Found In: First Menstruation
Concerned about rising rates of teenage suicide, pregnancy and addiction, anorexia nervosa, bulimia, and other conditions which are, at least in part, manifestations of inner distress? Help may come from reclaiming, and in part revisioning, those mitzvoth and practices that mark the cycles of bodily change.
Marriage and physical maturity are no longer always simultaneous phenomena. What rituals can we draw upon in our tradition to help transition a young person intelligently into the body of an adult? What mitzvoth might help adults to honor the cycles of our own bodies, to reconnect with our inherent physical beauty and holiness?
Women, consider reclaiming those Jewish practices that honor the bio-cycles of womanhood. Take time to pause, honor inner rhythms, sense the return of your energy after the hormonal weather systems that come through during menstruation, pregnancy, miscarriage, and menopause.
There was a European custom found in many religious communities of a mother slapping a girl upon the arrival of her first period; some say that upon bringing blood to her daughter's cheeks, the mother would then give her a blessing for health and fertility, and a warning to guard her "gates" against premarital entry. This maturity interval is far too significant a life marker to leave untouched or so addressed in our times. Some have tried creating women's circles to induct daughters into the mysteries of the body, but some find this scenario uncomfortable.
Let us imagine an alternative scenario. You get your period for the first time and you are told, "Welcome to the sisterhood, may your life as a woman be filled with blessing! When your flow ceases, let's do a little ritual that you can do every month to honor the return of your body cycle, to ensure you well being, and to welcome the restoration of your energy. Let me know when you are ready, and I will draw you a warm bath. We'll put a pan out to collect rainwater to add to your bath. Just as you are made of mayim hayim, living waters, so it is our custom to immerse in a mikvah, a pool of living waters at the end of a cycle of life, which is the egg that has finished its season in your body.
"Let's put in perfumed bubbles of soothing salts, if you'd like. As you rest in the tub, you can review the month gone by. What is it that has lost potential this month, what are you letting go of? What is developing in fascinating ways that you wish to nurture? What blessings and strengths do you hope to draw upon, as a new cycle of days begins? Later, you might write these thoughts in a diary. You can shape your thoughts into a prayer and whisper them— that is a tradition that goes all the way back to Hannah in the bible. Your body is a sacred space and you deserve privacy in your bath, should you wish to share any thoughts with me, I will listen with deep respect.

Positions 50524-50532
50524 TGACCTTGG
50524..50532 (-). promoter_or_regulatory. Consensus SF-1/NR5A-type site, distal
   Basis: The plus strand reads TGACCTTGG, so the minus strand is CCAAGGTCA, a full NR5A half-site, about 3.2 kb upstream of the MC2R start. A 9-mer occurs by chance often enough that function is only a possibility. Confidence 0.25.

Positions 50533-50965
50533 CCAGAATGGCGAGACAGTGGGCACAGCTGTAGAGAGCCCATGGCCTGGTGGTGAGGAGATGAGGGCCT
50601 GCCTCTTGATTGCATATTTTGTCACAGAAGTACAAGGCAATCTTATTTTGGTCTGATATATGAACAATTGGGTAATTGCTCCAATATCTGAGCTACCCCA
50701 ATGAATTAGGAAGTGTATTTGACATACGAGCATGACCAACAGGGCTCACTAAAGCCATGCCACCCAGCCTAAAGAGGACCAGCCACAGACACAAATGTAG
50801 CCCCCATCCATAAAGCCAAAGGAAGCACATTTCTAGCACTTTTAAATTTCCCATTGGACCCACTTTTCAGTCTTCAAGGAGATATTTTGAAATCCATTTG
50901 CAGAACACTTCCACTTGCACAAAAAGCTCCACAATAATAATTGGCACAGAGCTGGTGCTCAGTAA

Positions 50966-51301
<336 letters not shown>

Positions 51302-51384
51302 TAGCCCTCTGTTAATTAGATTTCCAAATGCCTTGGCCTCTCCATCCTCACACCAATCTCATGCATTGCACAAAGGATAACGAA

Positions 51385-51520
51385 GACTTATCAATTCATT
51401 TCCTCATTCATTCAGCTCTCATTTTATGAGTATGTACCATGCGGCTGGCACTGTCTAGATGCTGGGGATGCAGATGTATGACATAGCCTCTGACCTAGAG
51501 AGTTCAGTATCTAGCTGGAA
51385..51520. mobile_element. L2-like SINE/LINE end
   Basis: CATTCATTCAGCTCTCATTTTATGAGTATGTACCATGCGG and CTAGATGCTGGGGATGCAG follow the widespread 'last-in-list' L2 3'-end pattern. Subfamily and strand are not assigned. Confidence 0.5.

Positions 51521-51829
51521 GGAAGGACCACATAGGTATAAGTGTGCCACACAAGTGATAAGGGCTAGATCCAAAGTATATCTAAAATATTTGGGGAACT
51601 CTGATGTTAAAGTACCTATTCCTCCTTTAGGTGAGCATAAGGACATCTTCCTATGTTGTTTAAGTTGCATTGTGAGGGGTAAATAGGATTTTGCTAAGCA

"Your monthly mikvah is also an important time to check over your body, which is developing so beautifully every day. It is good to enjoy and marvel at the woman you are becoming. Next month I will teach you another mitzvah, shmirat ha-guf—caring for your body, and protecting yourself in several ways. Meanwhile, written in washable fabric paint on this hand towel is the mikvah blessing. I hope you will recite it and perhaps experience the tradition of the bath as a womb; slip under the water and emerge, reborn, into a new month of living and new season of your life. This month, this mikvah, is a celebration of your physical arrival as a woman. Mazel tov!"
The blessing for immersion is simple:
Blessed are you Adonai, our God, king of the universe, Who has made us holy with your mitzvoth, and commanded us on immersion.
Blessed are you Yah, Shekhinah, life of all the worlds, Who has made us holy with your mitzvoth, and commanded us on immersion.
The next month and months might include teaching breast self-exam, contraception, AIDS and herpes awareness, and perhaps given how early in life menstrual onset can begin, a particular focus on how nutrition influences a woman's long term health and beauty. Not every parent is up to such ritual encounters; I've been asked on occasion to serve as a surrogate aunt or mother. Some fathers have offered their daughters such support and done beautifully at it. Others have tried more public rituals, but young girls may be uncomfortable with these. Something more intimate and personal, as above, can work nicely.
Since these monthly bodily experiences are in themselves threshold times, I've combined some new phrasing with the ending of the traditional daily blessing for the body, as a simple blessing for breast or testicular self-exam for you to try. Keep in mind that at least ten percent of men are susceptible to breast cancer (I personally know several men who have died of testicular cancer); prevention is equally essential for you!
One of the Hebrew names for God is El Shaddai. "El" is a Hebrew and Mesopotamian generic word for "God," and Shaddai means "hills" or "breasts," and is sometimes translated as "Nurturing One."
Be-Shem El Shaddai ekra' In the name of El Shaddai I call out
Melekh ha-Olam King of Eternity,
avakesh beri'ut I request health
u-shlaymut be-gufi u-ve-ruhi and wholeness in my body and spirit
be-hayai avarekh et Adonai With my life I will bless God (My Threshold)
Rofei kol basar, Healer of all flesh,
u-maflee la'asot Maker of miracles
Rabbi Goldie Milgram, Reclaiming Judaism as a Spiritual Practice: Holy Days and Shabbat, Jewish Lights, 2004; more information available at reclaimingjudaism.org. Used with permission of the author.